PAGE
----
Friend and Operator []

Discussion in 'C++' started by Avinash, Jun 24, 2003.

  1. Avinash

    Avinash Guest

    Hi,
    Why Overloaded operator [] cannot be a friend ?

    Thanking You.
    Avinash
     
    Avinash, Jun 24, 2003
    #1
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  2. "Avinash" <> wrote...
    > Why Overloaded operator [] cannot be a friend ?


    Wrong question. Overloaded operator[] can be a friend.
    And if you get a compiler error, then read FAQ 5.8.

    Victor
     
    Victor Bazarov, Jun 24, 2003
    #2
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  3. Avinash

    Mike Wahler Guest

    Avinash <> wrote in message
    news:...
    > Hi,
    > Why Overloaded operator [] cannot be a friend ?


    Why can't birds fly?

    What C++ book(s) are you reading?

    -Mike
     
    Mike Wahler, Jun 24, 2003
    #3
  4. Avinash

    John Carson Guest

    "Mike Wahler" <> wrote in message
    news:bd9ltr$hf9$
    > Avinash <> wrote in message
    > news:...
    > > Hi,
    > > Why Overloaded operator [] cannot be a friend ?

    >
    > Why can't birds fly?
    >
    > What C++ book(s) are you reading?
    >
    > -Mike


    I don't know about the OP, but I read the following in Stroustrup (TCPL, p.
    287):

    "An operator[]() must be a member function."

    In Lippman's C++ Primer (p. 754), I read:

    "A subscript operator must be defined as a class member function."

    I also read in the C++ standard:

    13.5.5 Subscripting
    1 operator[] shall be a non-static member function with exactly one
    parameter.


    --
    John Carson
    1. To reply to email address, remove donald
    2. Don't reply to email address (post here instead)
     
    John Carson, Jun 24, 2003
    #4
  5. Avinash

    tom_usenet Guest

    On Wed, 25 Jun 2003 00:20:23 +1000, "John Carson"
    <> wrote:

    >"Mike Wahler" <> wrote in message
    >news:bd9ltr$hf9$
    >> Avinash <> wrote in message
    >> news:...
    >> > Hi,
    >> > Why Overloaded operator [] cannot be a friend ?

    >>
    >> Why can't birds fly?
    >>
    >> What C++ book(s) are you reading?
    >>
    >> -Mike

    >
    >I don't know about the OP, but I read the following in Stroustrup (TCPL, p.
    >287):
    >
    >"An operator[]() must be a member function."
    >
    >In Lippman's C++ Primer (p. 754), I read:
    >
    >"A subscript operator must be defined as a class member function."
    >
    >I also read in the C++ standard:
    >
    >13.5.5 Subscripting
    >1 operator[] shall be a non-static member function with exactly one
    >parameter.


    None of that stops operator[] from being a friend:

    struct A
    {
    void operator[](int){}
    };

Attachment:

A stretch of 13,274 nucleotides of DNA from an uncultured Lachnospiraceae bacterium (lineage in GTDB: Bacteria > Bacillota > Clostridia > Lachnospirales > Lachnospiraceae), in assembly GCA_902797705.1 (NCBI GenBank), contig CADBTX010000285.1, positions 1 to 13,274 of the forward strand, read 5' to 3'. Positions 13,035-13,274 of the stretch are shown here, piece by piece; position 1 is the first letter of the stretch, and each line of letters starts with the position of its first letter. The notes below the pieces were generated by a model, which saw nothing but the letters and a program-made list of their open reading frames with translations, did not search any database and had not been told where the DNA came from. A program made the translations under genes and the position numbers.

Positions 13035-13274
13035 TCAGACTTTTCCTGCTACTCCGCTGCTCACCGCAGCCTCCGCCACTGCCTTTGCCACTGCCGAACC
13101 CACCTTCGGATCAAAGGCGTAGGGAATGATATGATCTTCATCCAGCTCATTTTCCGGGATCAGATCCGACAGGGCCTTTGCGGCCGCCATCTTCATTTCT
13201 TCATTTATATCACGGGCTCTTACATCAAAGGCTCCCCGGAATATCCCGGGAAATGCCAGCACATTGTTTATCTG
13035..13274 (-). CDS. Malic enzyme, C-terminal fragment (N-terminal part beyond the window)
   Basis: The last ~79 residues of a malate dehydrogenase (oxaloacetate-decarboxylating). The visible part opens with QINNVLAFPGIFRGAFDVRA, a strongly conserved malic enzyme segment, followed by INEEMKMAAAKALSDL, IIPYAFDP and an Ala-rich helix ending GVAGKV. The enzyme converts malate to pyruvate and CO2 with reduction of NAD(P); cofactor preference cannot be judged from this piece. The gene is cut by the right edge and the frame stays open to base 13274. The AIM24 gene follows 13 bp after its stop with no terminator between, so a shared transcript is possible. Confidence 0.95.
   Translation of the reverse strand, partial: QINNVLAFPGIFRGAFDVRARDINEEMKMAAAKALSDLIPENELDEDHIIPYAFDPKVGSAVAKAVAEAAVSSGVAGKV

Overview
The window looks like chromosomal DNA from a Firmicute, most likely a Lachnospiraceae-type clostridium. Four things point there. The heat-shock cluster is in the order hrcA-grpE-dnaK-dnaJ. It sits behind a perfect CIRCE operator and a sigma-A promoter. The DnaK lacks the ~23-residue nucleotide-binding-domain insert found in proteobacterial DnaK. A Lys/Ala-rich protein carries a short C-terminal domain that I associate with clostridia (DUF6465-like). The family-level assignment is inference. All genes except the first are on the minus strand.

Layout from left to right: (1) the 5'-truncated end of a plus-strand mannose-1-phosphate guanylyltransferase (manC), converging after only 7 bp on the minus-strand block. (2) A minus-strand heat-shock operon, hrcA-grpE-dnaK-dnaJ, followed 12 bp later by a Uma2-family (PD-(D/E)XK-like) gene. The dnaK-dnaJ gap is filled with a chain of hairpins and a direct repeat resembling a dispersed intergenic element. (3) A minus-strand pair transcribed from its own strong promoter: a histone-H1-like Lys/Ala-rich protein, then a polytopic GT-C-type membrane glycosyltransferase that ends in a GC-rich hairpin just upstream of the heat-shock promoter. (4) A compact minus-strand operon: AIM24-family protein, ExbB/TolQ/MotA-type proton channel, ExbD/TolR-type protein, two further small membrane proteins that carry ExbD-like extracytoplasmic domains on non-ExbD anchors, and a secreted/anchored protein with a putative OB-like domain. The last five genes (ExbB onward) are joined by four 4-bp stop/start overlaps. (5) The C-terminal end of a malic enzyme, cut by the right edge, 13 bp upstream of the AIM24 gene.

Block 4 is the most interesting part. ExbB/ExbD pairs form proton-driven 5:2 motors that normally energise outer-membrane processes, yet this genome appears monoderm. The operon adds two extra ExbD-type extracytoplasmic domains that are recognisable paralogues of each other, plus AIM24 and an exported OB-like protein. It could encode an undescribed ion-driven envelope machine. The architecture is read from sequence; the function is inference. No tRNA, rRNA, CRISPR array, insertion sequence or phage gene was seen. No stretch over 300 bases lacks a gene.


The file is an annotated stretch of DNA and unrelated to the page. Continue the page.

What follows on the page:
struct B
    {
    friend void A::eek:perator[](int);
    };

    Tom
     
    tom_usenet, Jun 24, 2003
    #5
  6. Avinash

    John Carson Guest

    "tom_usenet" <> wrote in message
    news:
    > On Wed, 25 Jun 2003 00:20:23 +1000, "John Carson"
    > <> wrote:
    > >
    > > I don't know about the OP, but I read the following in Stroustrup
    > > (TCPL, p. 287):
    > >
    > > "An operator[]() must be a member function."
    > >
    > > In Lippman's C++ Primer (p. 754), I read:
    > >
    > > "A subscript operator must be defined as a class member function."
    > >
    > > I also read in the C++ standard:
    > >
    > > 13.5.5 Subscripting
    > > 1 operator[] shall be a non-static member function with exactly one
    > > parameter.

    >
    > None of that stops operator[] from being a friend:
    >
    > struct A
    > {
    > void operator[](int){}
    > };
    >
    > struct B
    > {
    > friend void A::eek:perator[](int);
    > };
    >
    > Tom



    You are right. Being a member function and being a friend are not mutually
    exclusive.

    I was thinking that being a friend was useless anyway for a subscript
    operator because it could not take an object as an argument and hence could
    not access any object's members. But of course there are other ways to make
    a variable available to an operator besides passing the variable as an
    argument, e.g.,

    class B;
    struct A
    {
    A();
    ~A();
    B *pb;
    int& operator[](int);
    };

    class B
    {
    friend int& A::eek:perator[](int);
    int array[10];
    };

    A::A() : pb(new B){}
    A::~A(){delete pb;}

    int& A::eek:perator[](int n)
    { return pb->array[n];}


    int main(int argc, char* argv[])
    {
    A a;
    // uses A's subscript operator to access B's private member data
    a[0] = 5;

    return 0;
    }


    --
    John Carson
    1. To reply to email address, remove donald
    2. Don't reply to email address (post here instead)
     
    John Carson, Jun 24, 2003
    #6
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